Lily Tung Crystal worked for two decades while pursuing her passion on the side until she landed her dream job. Today, Lily is doing her life's work as Artistic Director of Theater Mu, a theater devoted to celebrating and empowering Asian Americans through storytelling.
Lily shares her journey of pursuing her love of theater and acting on the side while working as a freelance writer and producer. At Theater Mu, Lily is using her skills in acting, writing, producing and leadership training to bring audiences great performances rooted in equity, justice and the Asian American experience. We discuss Lily's passion for bringing diversity to the arts and the evolution of Liily's love for theater and storytelling. Lily also shares tips for pursuing your passion while keeping a day job and building a portfolio career.
If you want to learn how to tell your career or life stories in ways that will make you memorable and help others, then you will love this conversation with Bofta Yimam. Bofta is an Emmy® & Murrow Award-Winning Journalist, DC-based National TV Correspondent, TV Anchor, International Speaker, CEO and Executive Coach.
Bofta is a self-made woman and the first Ethiopian American newscaster to receive an Emmy® for her work. Bofta started her own executive coaching business with the goal of helping people improve their lives and careers by learning how to tell their stories. We discuss the bold moves that shaped Bofta’s career path and how she dealt with adversity.
As Bofta shares in this conversation, when you are telling your story, look for the transformational moments in your life and think about the lessons you learned. Listen in to hear how your transformational experiences can help help you advance with your professional and personal goals while also helping others.
A one-time whimsical art project to turn her daughter’s drawing into a dress, changed Jaimiee Newberry’s carefully designed life. After Jaimee saw the joy her daughter felt from wearing her imagination and the comments from people who noticed the dress, Jamie and her partner, Ken, realized they had something special.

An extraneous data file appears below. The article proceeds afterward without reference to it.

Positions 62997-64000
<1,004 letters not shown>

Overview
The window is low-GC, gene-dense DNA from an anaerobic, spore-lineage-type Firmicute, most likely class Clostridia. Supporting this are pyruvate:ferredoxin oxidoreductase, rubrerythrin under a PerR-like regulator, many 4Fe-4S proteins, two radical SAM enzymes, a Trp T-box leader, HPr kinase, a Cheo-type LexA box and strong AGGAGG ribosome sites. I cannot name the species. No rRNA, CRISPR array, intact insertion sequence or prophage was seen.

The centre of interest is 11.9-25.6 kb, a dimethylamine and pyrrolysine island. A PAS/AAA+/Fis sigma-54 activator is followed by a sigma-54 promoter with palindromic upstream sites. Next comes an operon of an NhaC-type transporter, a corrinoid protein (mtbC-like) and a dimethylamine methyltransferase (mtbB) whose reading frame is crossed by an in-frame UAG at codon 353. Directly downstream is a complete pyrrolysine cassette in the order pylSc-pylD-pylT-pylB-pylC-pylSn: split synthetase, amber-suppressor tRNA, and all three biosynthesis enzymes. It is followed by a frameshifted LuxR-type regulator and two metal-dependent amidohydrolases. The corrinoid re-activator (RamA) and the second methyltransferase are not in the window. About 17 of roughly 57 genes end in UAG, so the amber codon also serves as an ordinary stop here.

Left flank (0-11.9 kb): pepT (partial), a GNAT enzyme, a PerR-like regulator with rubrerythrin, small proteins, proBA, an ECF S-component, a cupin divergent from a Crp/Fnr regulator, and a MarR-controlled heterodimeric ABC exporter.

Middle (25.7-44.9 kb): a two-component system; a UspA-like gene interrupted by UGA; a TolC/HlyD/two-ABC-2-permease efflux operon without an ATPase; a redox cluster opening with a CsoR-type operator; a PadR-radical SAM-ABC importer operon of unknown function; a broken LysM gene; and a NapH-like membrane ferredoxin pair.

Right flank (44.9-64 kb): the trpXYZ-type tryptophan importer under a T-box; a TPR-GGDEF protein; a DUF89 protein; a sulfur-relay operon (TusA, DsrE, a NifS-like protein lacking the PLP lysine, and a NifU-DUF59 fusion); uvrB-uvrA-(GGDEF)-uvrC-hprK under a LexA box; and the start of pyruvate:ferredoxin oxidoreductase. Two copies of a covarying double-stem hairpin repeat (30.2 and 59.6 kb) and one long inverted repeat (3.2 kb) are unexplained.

Jaimee and Ken used their design skills and tech background to test the idea and create a working prototype. Within 24 hours after launching picturethisclothing, their idea went viral with a write-up in TechCrunch. By the end of the first week, they had mentions on multiple sites and a video with 3 million views that made their site crash. As Jaimee shares in our conversation, everything broke, and when they caught up, things broke again.
In episode #124 of I Want Her Job: The Podcast, Jaimee shares her start-up journey and the lessons she’s learned along the way. She offers listeners advice and industry tips for pursuing an e-commerce business idea on a low budget. She also tells us about the latest exciting service from Picturethisclothing that will allow your kids to sell their own designs.
If you are looking for a creative project or gift idea for the kid in your life or if you want to be inspired by an entrepreneurial story, this conversation is for you.
Jessica Jackson is the Chief Advocacy Officer for Reform Alliance, an organization working to reduce the number of people in the criminal justice system by focusing on probation and parole. Jessica previously served as a Human Rights Attorney, Mayor of Mill Valley, California and National Director of #Cut50. Jessica is also getting attention for mentoring and helping Kim Kardashian with her law studies and advocacy for criminal justice reform. Kim has been studying 18 hours a week under Jessica’s guidance as she pursues a legal degree.
In our third conversation with Jessica, we discuss the progress that has been made in reducing national incarceration rates and Jessica’s current role with the Reform Alliance. Jessica’s path to criminal justice reform came from a deeply personal story that impacted her family. Shortly after she was married and had a newborn, her husband was sentenced to almost 10 years in prison for a non violent offense. This experience completely changed Jessica’s life and set her down a path to fixing the problems she witnessed in the criminal justice system. Listen to our conversation in episode #18 where Jessica shares her personal story of completing her law degree as a single mom, representing clients on death row and running for public office.
As someone who believes in turning anger into action, Jessica has devoted her career to public service. Listen in to hear her story and get insight into recent progress and work being done to improve our criminal justice system.
Listen to episode #78 where Jessica Jackson shares how to get involved in your community and public office.